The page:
Northern California School of the Arts provides holistic and professional theater arts training programs, supporting young artists from diverse communities to create, express and participate in theater arts educational opportunities. With a focus on Title 1 schools, NorCal brings its programs to school districts to help address relevant issues that young people face today through the arts.
The pandemic did not prevent NorCal from thriving, though the school was launched in 2020. “Our programs are in high demand and we’re growing rapidly,” says Executive Director Michele Hillen-Noufer. “We’ve presented programs in several regional school districts, including Elk Grove Unified, Folsom Cordova Unified and Twin Rivers Unified, but our biggest partner so far has been Sacramento City Unified School District. NorCal teaching artists were in 150 SCUSD classrooms in the 2021-22 school year and will expand to 280 of their classrooms and 35 school sites in the after-school space in 2022-23.”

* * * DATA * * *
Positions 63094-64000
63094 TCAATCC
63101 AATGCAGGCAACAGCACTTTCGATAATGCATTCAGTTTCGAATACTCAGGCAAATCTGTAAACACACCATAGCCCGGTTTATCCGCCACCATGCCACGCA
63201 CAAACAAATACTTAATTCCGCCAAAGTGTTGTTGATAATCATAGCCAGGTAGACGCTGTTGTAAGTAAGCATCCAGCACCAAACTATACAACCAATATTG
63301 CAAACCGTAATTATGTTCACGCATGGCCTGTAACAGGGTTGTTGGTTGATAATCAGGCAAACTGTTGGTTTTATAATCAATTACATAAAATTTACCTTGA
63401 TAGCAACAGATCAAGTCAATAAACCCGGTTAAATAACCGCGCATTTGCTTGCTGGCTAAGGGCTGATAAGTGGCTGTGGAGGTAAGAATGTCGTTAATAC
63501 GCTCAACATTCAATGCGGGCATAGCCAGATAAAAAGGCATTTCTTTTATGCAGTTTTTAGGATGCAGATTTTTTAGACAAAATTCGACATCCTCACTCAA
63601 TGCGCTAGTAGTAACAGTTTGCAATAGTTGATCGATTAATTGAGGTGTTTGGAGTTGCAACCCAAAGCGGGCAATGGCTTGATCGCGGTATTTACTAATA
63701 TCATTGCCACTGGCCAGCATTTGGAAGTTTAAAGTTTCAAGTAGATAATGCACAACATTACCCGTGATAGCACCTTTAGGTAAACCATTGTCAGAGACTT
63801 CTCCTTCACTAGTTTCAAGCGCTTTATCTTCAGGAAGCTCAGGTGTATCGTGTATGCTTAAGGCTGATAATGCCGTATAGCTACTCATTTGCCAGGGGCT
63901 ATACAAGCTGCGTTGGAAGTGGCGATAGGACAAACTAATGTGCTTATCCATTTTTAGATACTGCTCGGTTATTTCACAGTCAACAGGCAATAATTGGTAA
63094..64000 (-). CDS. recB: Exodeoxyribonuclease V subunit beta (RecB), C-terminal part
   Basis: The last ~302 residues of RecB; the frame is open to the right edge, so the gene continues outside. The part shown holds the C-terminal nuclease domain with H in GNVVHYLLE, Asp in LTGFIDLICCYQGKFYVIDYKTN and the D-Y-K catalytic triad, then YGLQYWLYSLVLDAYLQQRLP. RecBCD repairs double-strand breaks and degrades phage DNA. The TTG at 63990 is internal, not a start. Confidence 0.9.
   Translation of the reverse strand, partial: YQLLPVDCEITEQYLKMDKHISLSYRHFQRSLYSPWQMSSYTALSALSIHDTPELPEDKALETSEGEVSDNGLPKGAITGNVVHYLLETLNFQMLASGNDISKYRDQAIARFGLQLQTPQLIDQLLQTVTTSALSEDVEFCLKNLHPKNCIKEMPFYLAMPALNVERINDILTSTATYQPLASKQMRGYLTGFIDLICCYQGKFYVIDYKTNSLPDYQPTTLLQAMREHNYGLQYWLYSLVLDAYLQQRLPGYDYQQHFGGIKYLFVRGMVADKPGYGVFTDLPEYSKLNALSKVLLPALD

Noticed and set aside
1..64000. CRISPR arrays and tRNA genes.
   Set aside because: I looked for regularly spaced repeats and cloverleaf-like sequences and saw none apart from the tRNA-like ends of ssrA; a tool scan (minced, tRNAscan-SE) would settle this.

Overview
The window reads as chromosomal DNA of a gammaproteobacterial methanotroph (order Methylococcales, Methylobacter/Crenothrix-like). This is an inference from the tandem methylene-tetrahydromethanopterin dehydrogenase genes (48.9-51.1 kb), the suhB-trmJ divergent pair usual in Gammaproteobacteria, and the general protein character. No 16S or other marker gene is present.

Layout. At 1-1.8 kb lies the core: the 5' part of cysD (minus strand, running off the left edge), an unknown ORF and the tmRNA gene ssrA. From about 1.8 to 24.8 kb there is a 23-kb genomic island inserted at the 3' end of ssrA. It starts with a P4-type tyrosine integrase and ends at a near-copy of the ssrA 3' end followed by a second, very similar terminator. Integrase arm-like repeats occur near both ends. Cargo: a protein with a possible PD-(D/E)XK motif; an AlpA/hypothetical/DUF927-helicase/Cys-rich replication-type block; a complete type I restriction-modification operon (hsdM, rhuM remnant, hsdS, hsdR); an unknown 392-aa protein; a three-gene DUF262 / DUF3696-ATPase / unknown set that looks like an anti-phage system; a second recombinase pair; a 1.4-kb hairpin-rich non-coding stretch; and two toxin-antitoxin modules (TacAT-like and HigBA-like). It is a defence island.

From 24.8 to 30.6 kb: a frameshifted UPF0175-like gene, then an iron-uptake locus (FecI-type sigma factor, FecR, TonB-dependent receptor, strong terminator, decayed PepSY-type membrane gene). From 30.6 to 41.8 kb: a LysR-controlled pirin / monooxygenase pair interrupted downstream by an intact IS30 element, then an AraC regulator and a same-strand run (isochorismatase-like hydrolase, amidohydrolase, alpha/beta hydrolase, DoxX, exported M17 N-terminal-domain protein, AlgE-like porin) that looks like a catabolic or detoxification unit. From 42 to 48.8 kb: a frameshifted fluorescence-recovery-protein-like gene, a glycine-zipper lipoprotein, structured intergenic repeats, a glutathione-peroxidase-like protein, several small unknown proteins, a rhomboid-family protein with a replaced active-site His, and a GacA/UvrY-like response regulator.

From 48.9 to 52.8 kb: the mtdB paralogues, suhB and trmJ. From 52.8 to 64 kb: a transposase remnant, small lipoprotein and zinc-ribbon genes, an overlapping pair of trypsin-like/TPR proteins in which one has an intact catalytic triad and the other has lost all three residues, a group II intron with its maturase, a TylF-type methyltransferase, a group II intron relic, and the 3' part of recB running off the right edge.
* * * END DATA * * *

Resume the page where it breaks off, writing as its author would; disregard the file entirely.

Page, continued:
“Our passion is to help young people, especially those who wouldn’t otherwise have the opportunity to participate in theater arts, to fully realize who they are and to gain life skills.” — Michele Hillen-Noufer, Executive Director
As this arts education organization collaborates with school districts, teachers as well as students benefit from the programs. After her students participated, SCUSD teacher Natalie Zarza said, “Students with a lot of energy who struggled academically and are often mentally distracted were fully engaged. They were so motivated to contribute.”
NorCal School of the Arts offers after-school programs, in-school residencies, professional development for teachers, summer camps, performance opportunities and a nine-month training program called The Performing Arts Corps, which includes college counseling and a leadership training program. NorCal is pleased to provide teaching artists with a variety of employment opportunities, including a comprehensive training program through NorCal’s Teaching Artist Hub.
“Our passion is to help young people, especially those who wouldn’t otherwise have the opportunity to participate in the theater arts, to fully realize who they are and to gain life skills,” Hillen-Noufer says. “Through theater arts, we teach collaboration, communication, creativity, and we address student identity, activate student voices, and bring culturally responsive content to the forefront.”